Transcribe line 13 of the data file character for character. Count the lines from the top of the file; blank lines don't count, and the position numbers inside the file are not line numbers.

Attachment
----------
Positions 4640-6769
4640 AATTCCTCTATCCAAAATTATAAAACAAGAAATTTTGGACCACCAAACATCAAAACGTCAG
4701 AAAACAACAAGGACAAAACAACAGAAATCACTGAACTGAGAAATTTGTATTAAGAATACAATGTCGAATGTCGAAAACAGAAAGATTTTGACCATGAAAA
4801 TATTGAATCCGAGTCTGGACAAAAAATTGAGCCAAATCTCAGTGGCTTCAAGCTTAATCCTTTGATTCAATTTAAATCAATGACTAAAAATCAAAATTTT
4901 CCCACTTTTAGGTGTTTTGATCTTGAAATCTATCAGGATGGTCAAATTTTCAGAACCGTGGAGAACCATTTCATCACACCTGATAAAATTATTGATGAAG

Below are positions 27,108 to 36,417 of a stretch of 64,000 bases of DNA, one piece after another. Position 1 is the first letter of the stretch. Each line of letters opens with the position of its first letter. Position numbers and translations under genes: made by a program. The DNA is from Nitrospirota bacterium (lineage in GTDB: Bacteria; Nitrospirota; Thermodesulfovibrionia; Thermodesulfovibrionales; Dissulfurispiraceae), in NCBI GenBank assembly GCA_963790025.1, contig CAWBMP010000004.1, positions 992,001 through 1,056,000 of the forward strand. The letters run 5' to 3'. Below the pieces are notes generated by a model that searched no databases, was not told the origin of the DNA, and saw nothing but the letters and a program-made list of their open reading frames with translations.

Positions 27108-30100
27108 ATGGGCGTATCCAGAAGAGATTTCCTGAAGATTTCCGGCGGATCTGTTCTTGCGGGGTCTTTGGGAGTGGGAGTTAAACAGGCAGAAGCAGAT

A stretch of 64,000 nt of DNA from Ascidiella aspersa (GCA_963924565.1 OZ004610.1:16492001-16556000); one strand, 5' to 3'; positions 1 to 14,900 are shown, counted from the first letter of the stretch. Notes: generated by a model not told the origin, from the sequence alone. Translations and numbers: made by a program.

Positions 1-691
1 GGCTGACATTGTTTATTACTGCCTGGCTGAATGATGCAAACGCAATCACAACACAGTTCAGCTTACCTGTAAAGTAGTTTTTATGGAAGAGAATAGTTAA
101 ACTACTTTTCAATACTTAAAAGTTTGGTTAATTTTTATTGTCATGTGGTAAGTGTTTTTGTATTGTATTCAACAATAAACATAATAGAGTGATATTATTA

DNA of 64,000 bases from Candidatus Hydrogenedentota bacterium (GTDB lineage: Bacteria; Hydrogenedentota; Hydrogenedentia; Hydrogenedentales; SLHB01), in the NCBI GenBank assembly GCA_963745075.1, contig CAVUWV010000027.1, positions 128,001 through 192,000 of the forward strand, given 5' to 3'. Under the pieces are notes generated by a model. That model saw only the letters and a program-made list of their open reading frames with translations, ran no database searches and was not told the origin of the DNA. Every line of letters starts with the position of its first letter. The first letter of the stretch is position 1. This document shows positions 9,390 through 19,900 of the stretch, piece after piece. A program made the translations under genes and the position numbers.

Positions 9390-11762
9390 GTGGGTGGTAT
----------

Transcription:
DNA of 64,000 bases from Candidatus Hydrogenedentota bacterium (GTDB lineage: Bacteria; Hydrogenedentota; Hydrogenedentia; Hydrogenedentales; SLHB01), in the NCBI GenBank assembly GCA_963745075.1, contig CAVUWV010000027.1, positions 128,001 through 192,000 of the forward strand, given 5' to 3'. Under the pieces are notes generated by a model. That model saw only the letters and a program-made list of their open reading frames with translations, ran no database searches and was not told the origin of the DNA. Every line of letters starts with the position of its first letter. The first letter of the stretch is position 1. This document shows positions 9,390 through 19,900 of the stretch, piece after piece. A program made the translations under genes and the position numbers.